Falmouth is located in between two popular tourist destinations in Jamaica, Montego Bay and Ochos Rios. Falmouth was founded in 1769 and its waterfront district is a National Heritage Site that contains many Georgian-era buildings dating from the 1760s to 1840. In the 1800s Falmouth was known as "the wealthiest New World Port south of Charleston". It was known for its wharf, sugar, rum and coffee. They used the port to export many goods and to bring in African slaves and other fine goods to serve the colonial life of the 18th century. Falmouth was one of Jamaica's original ports and 200 years ago was one of the busiest trading ports in the Caribbean. Falmouth is located in the Trelawney Parish which was the most important region of Jamaica for the sugar and rum trade at the time. The town has a rich heritage with many historic buildings and churches.
Jamaica and Royal Caribbean have been working together in revitalizing and transforming the town of Falmouth to be the first ever historic destination. Due to hundreds of years of tropical heat and humidity, hurricanes, and neglect the town of Falmouth has seen this region of Jamaica suffer. Royal Caribbean and other agencies are working to restore Falmouth and the historical buildings to become historical attractions. It is also being transformed into a host city for the growing cruise industry. This port will accommodate many Royal Caribbean cruise ships along with the Oasis of the Seas, which is one of the world’s newest and largest cruise ships. Falmouth is the gateway to all of the best tour experiences on the north coast of Jamaica.
Shuttles and taxis are available from the cruise port if you wish to go shopping or exploring on your own.
Here there are some companies that offer private transportation:
It is encouraged to see the town on a tram or walking tour so you can be informed by a local tourguide about all the historical things that Falmouth has to offer. Walk through the Historical District to see the 19th century Georgian architecture and learn about all of the history of the buildings from 18th century that are still intact. Visit the town squares, houses of famous historians, churches, and parks to be fully educated about all the historic events that happened in the early 18th and 19th century.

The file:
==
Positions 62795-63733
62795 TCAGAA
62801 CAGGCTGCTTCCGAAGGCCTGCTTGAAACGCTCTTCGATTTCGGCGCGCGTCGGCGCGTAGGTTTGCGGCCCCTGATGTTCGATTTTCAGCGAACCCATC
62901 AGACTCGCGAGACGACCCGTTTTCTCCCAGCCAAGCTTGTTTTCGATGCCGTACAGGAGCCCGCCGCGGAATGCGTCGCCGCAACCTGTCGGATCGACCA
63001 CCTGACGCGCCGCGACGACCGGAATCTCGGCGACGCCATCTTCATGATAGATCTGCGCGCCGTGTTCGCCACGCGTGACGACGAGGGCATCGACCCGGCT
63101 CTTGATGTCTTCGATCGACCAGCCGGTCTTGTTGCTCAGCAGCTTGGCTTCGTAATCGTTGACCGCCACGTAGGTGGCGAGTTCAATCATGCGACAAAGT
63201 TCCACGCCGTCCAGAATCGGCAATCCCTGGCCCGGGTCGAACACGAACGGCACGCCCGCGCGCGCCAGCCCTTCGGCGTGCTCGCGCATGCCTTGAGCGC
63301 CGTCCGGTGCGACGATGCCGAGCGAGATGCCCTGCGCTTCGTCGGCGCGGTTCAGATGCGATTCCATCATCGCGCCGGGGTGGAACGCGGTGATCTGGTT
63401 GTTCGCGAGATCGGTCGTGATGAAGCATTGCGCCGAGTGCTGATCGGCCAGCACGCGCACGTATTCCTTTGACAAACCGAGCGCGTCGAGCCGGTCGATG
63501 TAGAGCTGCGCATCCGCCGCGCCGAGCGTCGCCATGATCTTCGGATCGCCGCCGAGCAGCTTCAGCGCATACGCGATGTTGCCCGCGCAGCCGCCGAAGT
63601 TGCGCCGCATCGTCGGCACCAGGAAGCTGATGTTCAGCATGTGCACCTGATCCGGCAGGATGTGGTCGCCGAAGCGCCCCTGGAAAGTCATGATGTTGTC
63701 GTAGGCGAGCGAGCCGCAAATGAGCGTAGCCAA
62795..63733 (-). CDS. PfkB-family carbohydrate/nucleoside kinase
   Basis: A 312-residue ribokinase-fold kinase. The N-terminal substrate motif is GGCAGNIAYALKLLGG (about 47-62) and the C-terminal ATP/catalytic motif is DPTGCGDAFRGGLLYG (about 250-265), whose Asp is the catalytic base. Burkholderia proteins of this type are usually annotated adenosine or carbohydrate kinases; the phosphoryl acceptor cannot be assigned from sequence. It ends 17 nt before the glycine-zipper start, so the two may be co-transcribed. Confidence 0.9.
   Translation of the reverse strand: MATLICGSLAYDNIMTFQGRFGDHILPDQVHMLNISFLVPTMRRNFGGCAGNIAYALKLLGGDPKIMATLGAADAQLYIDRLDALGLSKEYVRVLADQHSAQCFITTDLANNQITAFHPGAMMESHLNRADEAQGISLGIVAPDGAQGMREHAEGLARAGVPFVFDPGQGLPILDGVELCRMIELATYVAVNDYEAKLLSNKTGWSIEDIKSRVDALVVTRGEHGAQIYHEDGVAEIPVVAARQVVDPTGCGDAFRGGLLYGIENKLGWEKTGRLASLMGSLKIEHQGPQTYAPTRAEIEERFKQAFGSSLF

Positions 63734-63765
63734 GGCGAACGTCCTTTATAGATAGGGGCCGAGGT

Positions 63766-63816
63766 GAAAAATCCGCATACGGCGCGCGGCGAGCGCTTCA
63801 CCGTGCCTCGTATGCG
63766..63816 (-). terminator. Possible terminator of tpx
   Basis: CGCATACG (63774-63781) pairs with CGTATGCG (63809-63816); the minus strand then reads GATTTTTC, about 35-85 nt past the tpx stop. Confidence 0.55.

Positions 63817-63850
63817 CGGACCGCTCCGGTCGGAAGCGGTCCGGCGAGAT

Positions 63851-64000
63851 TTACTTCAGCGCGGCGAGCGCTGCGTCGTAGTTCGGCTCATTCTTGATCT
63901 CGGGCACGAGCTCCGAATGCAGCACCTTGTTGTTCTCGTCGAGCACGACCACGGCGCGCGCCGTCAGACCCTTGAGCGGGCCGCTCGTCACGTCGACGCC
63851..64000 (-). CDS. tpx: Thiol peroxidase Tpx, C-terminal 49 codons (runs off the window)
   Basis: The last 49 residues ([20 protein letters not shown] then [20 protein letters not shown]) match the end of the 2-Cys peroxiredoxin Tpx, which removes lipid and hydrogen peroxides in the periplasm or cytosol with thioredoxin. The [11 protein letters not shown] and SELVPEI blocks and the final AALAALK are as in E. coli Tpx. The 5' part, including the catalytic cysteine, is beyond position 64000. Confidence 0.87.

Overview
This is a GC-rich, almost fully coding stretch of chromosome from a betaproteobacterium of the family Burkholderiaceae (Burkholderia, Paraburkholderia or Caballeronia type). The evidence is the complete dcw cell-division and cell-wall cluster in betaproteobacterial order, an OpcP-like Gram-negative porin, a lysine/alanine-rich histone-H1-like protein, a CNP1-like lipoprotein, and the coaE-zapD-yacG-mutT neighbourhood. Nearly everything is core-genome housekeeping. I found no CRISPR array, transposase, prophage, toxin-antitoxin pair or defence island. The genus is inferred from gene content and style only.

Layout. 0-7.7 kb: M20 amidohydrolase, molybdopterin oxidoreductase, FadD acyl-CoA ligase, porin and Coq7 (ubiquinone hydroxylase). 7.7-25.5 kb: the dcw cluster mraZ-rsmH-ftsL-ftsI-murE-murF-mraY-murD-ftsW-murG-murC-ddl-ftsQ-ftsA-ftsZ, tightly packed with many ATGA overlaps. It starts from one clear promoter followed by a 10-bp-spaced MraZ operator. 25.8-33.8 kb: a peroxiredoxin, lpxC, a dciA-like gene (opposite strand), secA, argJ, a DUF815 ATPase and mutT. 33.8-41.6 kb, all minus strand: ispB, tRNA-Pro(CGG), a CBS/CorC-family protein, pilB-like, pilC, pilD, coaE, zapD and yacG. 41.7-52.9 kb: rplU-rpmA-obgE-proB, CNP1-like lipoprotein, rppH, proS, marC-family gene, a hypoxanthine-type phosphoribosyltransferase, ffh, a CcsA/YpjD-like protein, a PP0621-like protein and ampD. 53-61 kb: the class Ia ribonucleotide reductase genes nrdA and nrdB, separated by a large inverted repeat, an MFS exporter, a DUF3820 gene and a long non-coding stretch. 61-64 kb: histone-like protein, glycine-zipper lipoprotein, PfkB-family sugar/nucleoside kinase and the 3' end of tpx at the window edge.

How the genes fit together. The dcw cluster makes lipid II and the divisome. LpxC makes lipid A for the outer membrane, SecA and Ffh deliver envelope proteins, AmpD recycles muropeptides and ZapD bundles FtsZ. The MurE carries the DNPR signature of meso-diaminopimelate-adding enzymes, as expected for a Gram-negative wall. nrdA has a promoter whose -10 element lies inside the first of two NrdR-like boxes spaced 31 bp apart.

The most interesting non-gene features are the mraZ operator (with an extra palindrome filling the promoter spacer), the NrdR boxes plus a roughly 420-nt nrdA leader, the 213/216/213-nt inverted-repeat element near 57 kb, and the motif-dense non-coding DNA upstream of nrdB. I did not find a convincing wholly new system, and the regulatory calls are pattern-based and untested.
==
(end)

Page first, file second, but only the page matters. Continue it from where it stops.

Since Falmouth is a newer cruise port, many excursions will take place just a short distance away from Falmouth. You can also book a shore excursion that will take you to beautiful beaches outside of Falmouth, in Ochos Rios or Montego Bay. Take a shore excursion where you will leave Falmouth and travel either 45 minutes to Ochos Rios or 30 minutes to Montego Bay. There you can go to beaches, snorkel, scuba dive, swim with dolphins and much more.
Dolphin Cove & Dunns River Falls- is forty five minutes outside of Falmouth in Ochos Rios. Dunns River Falls is an adventerous 600 foot waterfall that can be climbed. You can also swim with dolphins, zipline through the rainforest or Bobsled down Mystic Mountain.
Rafting on Martha Brae- Take a raft ride on a 30 foot bamboo raft that can be either romantic or adventurous down the Martha Brae River. The raft captain will guide you down, explaining some of the islands tropical scenery.
Falmouth Heritage Walking Tours
- learn about all the places in the Historic Distric that follow:
Town Hall and Courthouse- Here you can learn about the legal and political parts of Falmouth. You can see the courthouse which burnt down in 1926, but was remade in 2007 to look just like the Georgian inspired one that was built in 1815. This courthouse was also used as a social venue to hold balls and banquets for the elite in the 18th century.